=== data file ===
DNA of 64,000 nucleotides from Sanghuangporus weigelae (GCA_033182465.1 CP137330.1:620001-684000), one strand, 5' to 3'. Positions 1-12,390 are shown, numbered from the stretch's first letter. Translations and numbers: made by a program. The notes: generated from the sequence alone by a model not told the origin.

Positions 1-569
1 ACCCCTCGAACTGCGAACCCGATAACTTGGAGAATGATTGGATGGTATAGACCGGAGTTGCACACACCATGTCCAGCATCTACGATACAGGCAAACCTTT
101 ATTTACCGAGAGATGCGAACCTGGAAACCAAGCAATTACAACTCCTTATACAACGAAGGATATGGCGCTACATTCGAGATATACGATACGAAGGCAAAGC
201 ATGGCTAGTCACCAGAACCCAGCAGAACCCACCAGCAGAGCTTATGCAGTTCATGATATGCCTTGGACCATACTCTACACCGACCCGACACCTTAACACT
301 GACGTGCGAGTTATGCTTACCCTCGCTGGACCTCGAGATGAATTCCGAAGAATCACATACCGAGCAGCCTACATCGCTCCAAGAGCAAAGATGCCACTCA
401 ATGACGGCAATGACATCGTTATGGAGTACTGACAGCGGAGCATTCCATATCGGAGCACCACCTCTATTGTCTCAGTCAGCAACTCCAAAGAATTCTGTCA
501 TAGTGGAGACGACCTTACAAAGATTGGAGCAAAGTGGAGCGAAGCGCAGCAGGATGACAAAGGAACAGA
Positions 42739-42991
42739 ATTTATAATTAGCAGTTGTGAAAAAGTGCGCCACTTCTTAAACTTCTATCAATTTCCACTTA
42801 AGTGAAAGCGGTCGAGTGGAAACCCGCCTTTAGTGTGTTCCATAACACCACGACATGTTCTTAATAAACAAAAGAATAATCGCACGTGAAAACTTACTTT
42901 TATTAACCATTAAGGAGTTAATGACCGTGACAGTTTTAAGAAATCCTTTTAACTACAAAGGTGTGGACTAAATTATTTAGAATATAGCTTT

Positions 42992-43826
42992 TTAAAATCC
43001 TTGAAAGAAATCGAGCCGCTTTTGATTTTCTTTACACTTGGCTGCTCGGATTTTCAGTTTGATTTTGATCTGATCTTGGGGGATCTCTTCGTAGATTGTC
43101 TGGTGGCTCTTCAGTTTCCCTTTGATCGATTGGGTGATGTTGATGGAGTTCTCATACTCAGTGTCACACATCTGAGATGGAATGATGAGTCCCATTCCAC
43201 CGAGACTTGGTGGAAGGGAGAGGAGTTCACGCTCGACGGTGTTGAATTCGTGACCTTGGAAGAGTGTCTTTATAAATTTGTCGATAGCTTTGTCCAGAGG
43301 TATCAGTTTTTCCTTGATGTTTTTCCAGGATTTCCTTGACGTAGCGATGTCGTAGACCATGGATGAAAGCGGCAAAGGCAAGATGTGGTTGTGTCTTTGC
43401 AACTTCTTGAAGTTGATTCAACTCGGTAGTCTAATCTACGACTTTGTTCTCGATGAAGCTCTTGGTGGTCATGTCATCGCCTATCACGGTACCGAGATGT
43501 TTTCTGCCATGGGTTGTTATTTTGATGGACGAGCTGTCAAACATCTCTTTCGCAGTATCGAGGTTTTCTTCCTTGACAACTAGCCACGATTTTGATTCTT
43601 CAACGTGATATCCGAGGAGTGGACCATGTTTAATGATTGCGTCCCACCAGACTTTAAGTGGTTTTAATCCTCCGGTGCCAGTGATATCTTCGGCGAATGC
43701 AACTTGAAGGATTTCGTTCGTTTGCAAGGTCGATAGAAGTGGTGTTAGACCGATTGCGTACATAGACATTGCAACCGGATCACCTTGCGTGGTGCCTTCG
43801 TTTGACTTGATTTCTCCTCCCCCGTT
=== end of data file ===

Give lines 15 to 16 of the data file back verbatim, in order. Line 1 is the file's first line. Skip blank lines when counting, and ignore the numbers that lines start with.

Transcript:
43001 TTGAAAGAAATCGAGCCGCTTTTGATTTTCTTTACACTTGGCTGCTCGGATTTTCAGTTTGATTTTGATCTGATCTTGGGGGATCTCTTCGTAGATTGTC
43101 TGGTGGCTCTTCAGTTTCCCTTTGATCGATTGGGTGATGTTGATGGAGTTCTCATACTCAGTGTCACACATCTGAGATGGAATGATGAGTCCCATTCCAC